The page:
In classic millennial fashion, I proudly call myself a Plant Mom. While I don’t have any roommates, I am accompanied by my many indoor plants. I’ve had most of my plants for over a year. Needless to say, they were all long overdue for some TLC.
For the past few weeks, many of my indoor plants started drooping and browning. My largest plant is a **corn plant that sits on my living room floor. It was losing life with each passing day. I was confounded by what could be killing my plants. I hadn’t changed my watering schedule or light levels. Then it dawned on me, it’d been a full year and I had not fertilized or re-potted my plants!
So I took a trip to Home Depot to buy a few new pots, potting soil, and all-purpose plant fertilizer. Then I spent the afternoon carefully re-potting my plants.
**Okay, the corn plant died. But I stealthily replaced it with another from Home Depot.
Why I Keep Indoor Plants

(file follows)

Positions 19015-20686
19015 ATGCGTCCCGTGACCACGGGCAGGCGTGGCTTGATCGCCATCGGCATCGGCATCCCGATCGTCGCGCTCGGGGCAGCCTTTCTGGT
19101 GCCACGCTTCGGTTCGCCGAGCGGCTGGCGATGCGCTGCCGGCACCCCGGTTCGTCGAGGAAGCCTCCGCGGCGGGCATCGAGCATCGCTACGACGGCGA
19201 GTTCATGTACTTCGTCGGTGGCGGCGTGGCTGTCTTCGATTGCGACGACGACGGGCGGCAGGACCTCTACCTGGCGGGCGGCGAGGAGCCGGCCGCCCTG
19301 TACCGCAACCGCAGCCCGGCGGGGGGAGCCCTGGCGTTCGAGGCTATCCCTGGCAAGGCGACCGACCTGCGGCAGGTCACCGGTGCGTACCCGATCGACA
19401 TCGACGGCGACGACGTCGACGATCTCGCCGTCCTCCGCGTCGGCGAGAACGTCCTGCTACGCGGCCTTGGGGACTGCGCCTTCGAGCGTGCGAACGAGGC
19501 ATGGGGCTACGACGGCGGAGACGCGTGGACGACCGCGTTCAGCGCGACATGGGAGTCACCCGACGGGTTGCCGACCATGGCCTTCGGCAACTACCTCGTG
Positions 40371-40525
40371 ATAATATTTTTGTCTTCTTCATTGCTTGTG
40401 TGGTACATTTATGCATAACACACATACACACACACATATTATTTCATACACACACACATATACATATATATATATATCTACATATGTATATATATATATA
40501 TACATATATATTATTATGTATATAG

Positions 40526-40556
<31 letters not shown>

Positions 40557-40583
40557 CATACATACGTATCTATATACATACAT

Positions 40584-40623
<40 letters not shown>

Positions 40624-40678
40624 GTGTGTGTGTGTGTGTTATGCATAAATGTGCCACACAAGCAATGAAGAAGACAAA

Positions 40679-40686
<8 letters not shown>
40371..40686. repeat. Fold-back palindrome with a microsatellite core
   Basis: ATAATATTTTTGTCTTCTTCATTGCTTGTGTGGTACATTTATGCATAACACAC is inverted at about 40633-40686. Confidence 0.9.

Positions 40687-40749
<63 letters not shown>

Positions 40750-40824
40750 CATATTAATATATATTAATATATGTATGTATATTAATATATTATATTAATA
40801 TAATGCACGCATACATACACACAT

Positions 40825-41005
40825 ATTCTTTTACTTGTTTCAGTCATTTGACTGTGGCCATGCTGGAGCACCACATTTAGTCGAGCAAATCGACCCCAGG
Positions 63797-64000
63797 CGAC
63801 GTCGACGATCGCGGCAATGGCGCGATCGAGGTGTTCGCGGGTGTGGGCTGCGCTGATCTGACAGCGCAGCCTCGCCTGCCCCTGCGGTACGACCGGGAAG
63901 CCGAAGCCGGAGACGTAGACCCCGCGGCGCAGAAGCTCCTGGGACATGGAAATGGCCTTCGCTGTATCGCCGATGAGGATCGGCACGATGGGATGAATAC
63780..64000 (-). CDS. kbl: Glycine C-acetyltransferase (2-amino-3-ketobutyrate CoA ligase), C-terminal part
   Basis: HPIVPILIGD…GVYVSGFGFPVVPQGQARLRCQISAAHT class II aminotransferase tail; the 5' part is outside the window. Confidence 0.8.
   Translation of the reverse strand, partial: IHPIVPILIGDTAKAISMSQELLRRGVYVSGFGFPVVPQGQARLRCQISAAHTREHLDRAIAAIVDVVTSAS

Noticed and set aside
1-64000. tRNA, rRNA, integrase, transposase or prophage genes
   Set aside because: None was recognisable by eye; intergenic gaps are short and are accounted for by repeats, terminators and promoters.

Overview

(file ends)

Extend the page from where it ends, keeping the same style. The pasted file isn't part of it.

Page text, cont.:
For me, and droves of other millennials, caring for plants is a way of grounding my life. I work in a field where everything I create is digital. After working all day, I have no finished product that I can physically touch. With most of my day happening behind a screen, plants provide a tangible outlet.
When properly watered and cared for, they liven up my space, freshen my air, and bring me joy. When neglected, they droop as if literally disappointed. This is real; it’s concrete. And having these plants’ lives depend on me is an anchor to a reality that doesn’t require software updates, but may require some debugging.
I grew up surrounded by lush greenery, often eating things directly from the soil instead of the grocery store. Moving to an urban landscape has been rewarding in every possible way. But I miss that connection to the Earth. So I keep my living room full of as many plants as I can keep alive. While I haven’t started growing my own vegetables yet, I’m excited for the small amount of dirt that I do get to play in.
How many house plants do you have?